New Zealand First has nominated its first Chinese electoral candidate, who says he will provide advice to leader Winston Peters - who has had several high-profile scrapes with the Asian-New Zealand community over the years.
The candidate, Peter Chan, will stand in Auckland's New Lynn electorate. Mr Chan is a long-time local government member who helped found Auckland's wildly popular Lantern Festival, and the Waitākere Ethnic Board. He speaks Mandarin, Cantonese, some Japanese, English and can read Latin.
Mr Chan told Newshub he believes he is the first Chinese candidate to be nominated by the party to stand in an electorate.
He acknowledged Asian New Zealanders see the party as anti-Chinese, and its immigration policy was labelled "racist" by Metiria Turei in the weeks leading up to her resignation as Green co-leader.
But if Mr Chan is to help mend NZ First's relations with the Asian community, there will be some work to do.
Among the Winston Peters moments the party probably wishes could be forgotten:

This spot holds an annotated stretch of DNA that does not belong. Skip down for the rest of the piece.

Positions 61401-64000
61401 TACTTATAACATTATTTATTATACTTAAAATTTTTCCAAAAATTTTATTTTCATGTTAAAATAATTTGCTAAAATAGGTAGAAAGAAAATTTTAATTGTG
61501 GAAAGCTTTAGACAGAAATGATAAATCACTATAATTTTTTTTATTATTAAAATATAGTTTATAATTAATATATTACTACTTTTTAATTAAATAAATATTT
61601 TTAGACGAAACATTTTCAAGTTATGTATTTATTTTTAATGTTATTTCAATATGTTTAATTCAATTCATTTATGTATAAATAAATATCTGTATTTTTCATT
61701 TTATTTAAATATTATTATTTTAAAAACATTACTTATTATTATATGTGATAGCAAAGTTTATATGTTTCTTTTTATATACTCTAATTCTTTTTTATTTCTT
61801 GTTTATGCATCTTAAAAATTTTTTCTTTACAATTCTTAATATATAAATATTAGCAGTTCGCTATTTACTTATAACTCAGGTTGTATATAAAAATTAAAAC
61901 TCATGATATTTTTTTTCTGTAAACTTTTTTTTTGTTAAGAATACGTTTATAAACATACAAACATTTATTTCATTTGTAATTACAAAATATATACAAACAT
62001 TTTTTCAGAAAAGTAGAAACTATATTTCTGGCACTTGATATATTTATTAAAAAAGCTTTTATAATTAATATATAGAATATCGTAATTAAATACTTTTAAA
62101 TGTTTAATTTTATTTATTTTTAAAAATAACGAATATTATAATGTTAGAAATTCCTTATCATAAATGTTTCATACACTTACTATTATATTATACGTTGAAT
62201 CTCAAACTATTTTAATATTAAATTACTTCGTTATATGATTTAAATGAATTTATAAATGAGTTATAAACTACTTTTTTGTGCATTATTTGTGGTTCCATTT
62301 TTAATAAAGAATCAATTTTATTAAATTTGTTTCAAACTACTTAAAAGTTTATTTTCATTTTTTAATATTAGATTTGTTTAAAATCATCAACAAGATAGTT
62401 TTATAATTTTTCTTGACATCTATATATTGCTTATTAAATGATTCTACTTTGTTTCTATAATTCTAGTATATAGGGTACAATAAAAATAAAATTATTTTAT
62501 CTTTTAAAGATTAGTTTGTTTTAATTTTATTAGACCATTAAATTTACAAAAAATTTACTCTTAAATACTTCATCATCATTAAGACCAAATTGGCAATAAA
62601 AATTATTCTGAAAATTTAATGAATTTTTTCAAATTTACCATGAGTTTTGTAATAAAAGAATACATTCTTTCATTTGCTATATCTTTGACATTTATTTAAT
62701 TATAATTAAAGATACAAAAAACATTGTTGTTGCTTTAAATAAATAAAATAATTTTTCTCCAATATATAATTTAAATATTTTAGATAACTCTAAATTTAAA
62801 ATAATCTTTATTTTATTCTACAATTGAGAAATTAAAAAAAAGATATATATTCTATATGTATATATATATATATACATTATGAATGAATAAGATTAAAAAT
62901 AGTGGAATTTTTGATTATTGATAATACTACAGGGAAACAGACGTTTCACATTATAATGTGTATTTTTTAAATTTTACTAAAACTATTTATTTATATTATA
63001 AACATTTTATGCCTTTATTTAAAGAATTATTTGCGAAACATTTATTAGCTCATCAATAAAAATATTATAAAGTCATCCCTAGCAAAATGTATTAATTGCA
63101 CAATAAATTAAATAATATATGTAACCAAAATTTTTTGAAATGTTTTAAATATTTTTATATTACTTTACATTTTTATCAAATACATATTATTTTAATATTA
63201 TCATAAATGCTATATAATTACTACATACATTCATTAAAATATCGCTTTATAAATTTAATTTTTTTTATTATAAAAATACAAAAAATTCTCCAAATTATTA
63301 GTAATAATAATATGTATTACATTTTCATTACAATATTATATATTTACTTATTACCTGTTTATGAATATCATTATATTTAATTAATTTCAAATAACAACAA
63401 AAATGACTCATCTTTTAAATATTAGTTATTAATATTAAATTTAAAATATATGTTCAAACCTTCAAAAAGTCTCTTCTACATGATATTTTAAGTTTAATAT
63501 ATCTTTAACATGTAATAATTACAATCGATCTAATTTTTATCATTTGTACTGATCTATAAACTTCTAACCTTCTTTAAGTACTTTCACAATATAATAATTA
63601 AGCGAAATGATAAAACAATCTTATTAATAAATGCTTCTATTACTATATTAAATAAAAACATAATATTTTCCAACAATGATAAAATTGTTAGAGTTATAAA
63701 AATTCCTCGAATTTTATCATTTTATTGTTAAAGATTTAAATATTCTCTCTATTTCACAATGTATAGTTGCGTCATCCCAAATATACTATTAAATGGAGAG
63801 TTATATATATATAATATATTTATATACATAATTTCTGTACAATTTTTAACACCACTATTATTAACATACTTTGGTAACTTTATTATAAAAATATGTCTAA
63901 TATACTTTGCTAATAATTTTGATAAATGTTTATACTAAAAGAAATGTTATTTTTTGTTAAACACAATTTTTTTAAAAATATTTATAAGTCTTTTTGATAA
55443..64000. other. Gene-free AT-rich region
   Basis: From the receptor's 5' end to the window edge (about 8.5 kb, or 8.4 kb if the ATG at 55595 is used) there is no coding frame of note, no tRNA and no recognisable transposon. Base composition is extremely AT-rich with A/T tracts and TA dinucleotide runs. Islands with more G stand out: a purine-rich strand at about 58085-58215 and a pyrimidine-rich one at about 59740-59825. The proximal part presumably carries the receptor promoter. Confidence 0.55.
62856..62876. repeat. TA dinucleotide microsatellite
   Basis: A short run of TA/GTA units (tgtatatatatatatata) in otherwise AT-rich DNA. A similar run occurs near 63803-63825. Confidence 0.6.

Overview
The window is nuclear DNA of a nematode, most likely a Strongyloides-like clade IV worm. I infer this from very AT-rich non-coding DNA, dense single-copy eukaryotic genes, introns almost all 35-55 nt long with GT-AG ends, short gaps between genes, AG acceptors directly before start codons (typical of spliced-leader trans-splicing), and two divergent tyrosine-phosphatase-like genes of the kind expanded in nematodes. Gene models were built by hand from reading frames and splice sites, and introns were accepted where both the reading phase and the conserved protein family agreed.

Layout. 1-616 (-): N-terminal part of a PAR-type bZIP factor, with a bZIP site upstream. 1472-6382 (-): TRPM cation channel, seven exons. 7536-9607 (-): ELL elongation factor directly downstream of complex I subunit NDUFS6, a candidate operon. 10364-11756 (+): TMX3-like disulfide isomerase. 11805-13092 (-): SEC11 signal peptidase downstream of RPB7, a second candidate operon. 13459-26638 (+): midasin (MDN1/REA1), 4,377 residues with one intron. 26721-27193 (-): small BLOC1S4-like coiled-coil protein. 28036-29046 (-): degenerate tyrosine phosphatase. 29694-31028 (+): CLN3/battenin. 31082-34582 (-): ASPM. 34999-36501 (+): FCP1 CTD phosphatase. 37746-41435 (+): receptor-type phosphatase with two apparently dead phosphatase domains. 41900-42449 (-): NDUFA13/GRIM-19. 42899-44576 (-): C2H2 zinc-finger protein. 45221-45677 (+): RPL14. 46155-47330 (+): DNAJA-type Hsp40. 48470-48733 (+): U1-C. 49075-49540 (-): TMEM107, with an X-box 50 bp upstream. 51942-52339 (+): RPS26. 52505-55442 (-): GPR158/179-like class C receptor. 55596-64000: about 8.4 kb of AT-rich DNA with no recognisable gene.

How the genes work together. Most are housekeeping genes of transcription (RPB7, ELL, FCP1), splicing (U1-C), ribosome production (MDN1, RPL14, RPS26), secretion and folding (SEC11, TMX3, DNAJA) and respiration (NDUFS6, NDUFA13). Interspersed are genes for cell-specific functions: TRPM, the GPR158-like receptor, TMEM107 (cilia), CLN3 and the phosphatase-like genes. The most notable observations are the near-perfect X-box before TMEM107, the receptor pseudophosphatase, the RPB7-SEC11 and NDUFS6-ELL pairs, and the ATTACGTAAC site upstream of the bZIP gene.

Mr Peters' widely-condemned comment that "two Wongs don't make a white".
The time he called John Key "Mr Spray and Walk Away" - a reference to an advertisement featuring a caricatured Asian presenter.
When he said there are too many Asian restaurants on Dominion Rd, using the restaurants as proof of bad immigration laws.
It was perhaps with those moments in mind that the party approached Mr Chan - twice - asking him to stand.
"They need someone like me [to] give the leader some advice as to what's going on with the ethnic community," Mr Chan told Newshub.
He said that while he hasn't given Mr Peters any advice yet, he has told the party it needs to send a clear message that it is not anti-Chinese and not anti-Asian.
"When you come to this country, you are part of this country. You are the citizens. We have to work in the interests of the nation. Infrastructure is suffering so much with too much immigration at one time."
He was particularly enthusiastic about Mr Peters.
"He's a great leader. Because he has been in politics for 40 years, he knows what it's about. He defends the poor, he tries to uplift the low and middle class. It's not all about money, it's about our future."
Mr Chan said an important issue being faced by too many Chinese migrants was that they were being exploited by employers.
"We are just trying to help them in the long term.
"We have to look after them well, because everybody is equal in New Zealand. This is good."
Mr Chan said more Asian New Zealanders would join the party if they had a better understanding of New Zealand First's policies.